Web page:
Do I think this is coming? No, not yet, so I’m not overly concerned. But I found it an interesting question.

Contact me with new media, apps, news, and more at michelle[at]writetech[dot]net or via

 by Michelle Lentz

Personally, I always like a corporate excuse to get myself to Las Vegas. The 2008 BlogWorld Conference and New Media Expo will take place Sept 20-21 at the Las Vegas Convention Center. Attached to the main conference is an “Executive and Entrepreneur” preconference beginning Sept 19.

BlogWorld promotes itself as “an industry-wide trade show, conference, and media event dedicated to promoting the dynamic industry of blogging and new media. BlogWorld features the largest blogging conference in the world including more than 50 seminars, panel discussions and keynotes from iconic personalities on the leading-edge of online technology and internet-savvy business.”

Last year, at the inaugural conference, there were more than 60 sessions with over 100 speakers, including Mark Cuban, Leo Laporte, and Jeremy Wright. Keynotes for 2008 haven’t been announced yet, but with such a large audience, chances are there will be some big names from social media. Concurrent sessions will give the audience a chance to choose from high-end experienced topics to those of interest to people just getting started in blogging.

The Executive and Entrepreneur preconference focus on corporate blogging and the use of new media in business environments. This preconference will offer topics for those looking for how a blog might help their business to bloggers already involved with corporate topics.

Registration is already open for this event, which only costs $200 before June 20, $300 by Aug 22, and $400 thereafter.

If you have tech news, apps, or gadgets that you want to hear about, let me know at michelle[at]writetech[dot]net or via

by Michelle Lentz

Remember back when Google scooped up JotSpot? Well, a few months ago, JotSpot (now called Google Sites), was launched as part of Google Apps for Your Domain, which I”ll just call GAFYD.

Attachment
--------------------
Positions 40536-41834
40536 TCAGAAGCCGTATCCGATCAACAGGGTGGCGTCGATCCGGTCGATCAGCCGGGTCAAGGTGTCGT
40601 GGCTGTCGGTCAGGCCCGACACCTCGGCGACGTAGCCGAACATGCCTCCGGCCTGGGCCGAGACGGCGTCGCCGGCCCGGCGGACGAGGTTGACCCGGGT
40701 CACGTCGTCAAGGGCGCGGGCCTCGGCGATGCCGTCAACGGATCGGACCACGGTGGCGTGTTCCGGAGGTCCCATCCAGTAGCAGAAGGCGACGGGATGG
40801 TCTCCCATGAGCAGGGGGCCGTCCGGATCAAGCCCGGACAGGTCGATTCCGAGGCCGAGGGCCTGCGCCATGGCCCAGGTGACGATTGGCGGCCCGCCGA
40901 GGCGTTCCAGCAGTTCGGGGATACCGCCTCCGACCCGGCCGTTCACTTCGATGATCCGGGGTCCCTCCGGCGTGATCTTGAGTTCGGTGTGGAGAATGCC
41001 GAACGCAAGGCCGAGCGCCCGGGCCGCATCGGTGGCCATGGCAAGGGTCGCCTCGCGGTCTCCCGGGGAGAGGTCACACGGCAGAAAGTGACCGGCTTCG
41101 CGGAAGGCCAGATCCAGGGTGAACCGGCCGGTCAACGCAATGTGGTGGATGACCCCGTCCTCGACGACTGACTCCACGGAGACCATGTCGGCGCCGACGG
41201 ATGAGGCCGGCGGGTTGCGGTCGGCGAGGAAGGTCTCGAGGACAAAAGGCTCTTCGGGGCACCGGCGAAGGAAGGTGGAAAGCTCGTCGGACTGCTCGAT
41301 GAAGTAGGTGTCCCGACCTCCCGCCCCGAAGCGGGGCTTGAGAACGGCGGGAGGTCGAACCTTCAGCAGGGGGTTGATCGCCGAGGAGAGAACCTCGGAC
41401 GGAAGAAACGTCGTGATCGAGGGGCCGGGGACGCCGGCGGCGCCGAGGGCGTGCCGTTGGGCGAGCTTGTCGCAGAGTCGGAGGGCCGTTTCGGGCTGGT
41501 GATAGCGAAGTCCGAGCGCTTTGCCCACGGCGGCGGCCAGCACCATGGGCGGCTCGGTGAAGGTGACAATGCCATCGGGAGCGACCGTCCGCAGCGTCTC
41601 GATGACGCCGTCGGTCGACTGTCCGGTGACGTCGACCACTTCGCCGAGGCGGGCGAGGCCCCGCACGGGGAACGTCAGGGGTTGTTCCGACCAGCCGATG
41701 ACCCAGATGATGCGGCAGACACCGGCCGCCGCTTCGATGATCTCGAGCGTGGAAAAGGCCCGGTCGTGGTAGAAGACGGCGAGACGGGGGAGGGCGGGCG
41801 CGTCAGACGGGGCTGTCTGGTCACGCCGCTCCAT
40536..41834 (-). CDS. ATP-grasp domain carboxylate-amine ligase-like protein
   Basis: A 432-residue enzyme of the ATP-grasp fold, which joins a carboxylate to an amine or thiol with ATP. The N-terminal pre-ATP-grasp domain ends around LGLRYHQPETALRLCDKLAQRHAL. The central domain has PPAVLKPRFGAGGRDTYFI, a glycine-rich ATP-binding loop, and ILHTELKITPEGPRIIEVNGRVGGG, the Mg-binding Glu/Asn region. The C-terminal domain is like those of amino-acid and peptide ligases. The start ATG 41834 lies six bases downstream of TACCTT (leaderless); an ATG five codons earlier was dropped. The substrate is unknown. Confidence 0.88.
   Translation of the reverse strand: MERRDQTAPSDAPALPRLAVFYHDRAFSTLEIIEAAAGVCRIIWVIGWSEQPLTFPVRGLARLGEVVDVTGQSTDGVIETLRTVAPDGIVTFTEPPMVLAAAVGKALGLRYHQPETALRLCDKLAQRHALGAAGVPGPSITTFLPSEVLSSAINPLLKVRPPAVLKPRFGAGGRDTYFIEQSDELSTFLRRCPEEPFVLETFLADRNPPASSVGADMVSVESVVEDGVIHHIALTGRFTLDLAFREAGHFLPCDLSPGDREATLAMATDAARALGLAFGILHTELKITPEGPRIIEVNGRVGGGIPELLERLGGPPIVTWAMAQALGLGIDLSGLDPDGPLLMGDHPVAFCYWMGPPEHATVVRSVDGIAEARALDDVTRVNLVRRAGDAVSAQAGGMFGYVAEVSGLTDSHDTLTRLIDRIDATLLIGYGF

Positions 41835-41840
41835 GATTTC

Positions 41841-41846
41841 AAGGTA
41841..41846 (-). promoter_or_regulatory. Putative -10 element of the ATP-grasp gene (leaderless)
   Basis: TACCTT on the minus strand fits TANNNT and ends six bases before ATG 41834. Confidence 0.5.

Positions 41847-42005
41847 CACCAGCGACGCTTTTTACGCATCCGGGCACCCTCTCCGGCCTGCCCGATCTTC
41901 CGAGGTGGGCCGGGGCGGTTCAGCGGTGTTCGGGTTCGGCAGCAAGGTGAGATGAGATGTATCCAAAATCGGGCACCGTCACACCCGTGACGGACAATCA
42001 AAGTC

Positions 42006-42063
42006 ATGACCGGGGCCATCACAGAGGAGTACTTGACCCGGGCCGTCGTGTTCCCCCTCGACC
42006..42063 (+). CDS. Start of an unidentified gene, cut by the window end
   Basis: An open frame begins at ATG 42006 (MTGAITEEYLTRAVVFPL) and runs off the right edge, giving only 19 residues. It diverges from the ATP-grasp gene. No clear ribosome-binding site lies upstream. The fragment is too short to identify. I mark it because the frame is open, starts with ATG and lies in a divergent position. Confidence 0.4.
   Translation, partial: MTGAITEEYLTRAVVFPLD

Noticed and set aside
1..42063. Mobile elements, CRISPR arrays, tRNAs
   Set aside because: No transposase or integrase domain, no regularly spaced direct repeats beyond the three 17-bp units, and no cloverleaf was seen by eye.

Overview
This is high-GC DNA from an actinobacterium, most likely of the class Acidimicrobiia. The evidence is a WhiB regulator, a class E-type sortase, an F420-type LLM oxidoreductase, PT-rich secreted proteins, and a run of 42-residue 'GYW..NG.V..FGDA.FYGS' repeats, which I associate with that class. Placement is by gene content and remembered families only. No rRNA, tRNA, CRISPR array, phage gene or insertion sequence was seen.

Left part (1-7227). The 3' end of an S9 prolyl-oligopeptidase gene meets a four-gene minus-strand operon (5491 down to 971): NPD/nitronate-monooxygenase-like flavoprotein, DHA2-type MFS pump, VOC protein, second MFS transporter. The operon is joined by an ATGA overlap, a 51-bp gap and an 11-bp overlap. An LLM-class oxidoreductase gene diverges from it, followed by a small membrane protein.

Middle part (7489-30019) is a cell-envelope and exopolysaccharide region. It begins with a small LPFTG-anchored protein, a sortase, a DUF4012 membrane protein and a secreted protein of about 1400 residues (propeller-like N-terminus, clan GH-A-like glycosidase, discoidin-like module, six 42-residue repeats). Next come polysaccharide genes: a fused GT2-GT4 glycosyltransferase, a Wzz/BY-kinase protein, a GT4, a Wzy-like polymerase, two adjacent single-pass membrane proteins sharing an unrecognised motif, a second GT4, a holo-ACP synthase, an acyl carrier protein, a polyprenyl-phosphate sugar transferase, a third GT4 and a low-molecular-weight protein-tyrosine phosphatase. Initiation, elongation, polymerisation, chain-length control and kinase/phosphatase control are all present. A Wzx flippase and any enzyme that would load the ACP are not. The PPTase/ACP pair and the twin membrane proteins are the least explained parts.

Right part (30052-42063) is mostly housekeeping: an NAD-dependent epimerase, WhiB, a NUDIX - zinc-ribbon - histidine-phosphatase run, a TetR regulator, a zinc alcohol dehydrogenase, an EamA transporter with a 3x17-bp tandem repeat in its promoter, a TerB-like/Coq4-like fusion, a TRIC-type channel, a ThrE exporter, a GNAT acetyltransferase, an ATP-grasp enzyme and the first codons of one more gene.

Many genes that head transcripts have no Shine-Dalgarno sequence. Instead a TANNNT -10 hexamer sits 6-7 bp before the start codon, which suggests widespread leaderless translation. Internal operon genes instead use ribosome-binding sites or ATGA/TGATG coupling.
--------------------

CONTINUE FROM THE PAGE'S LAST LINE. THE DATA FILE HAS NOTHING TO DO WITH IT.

I use GAFYD with my and blogs. It allows me to have email with my URLs, which I could do anyway. The catch is that I can have that email through GMail, which I really like. The GMail spam filter is excellent and I love the archiving and threaded conversations. GAFYD is sort of a pain to set up – I had to modify DNS settings, CNAME settings, and the like, but it’s do-able in an evening. In exchange, I get GMail with my own URL, personalized iGoogle start page, personalized Google Docs, Google Sites, and more. I really only use the Google Docs and the GMail.

Last month I had poked around in Google Sites. Previously this was only available through GAFYD, but today, it was opened up to everyone. Google Sites is simply an online site creation tool that is amazingly simple to use. It helps those with little to no HTML skills create a nifty web site that is also part social network. The social networking aspects of the site are built in, and more Wiki than Facebook. Google thinks these sites are perfect for small groups or clubs, even using a Ski Club as their example. Without a purchased domain, your URL reads something like this:

There are still a few little kinks to work out, but this is a nice feature, for free, allowing more people to acquire a web presence with little effort.

This Google video explains it all: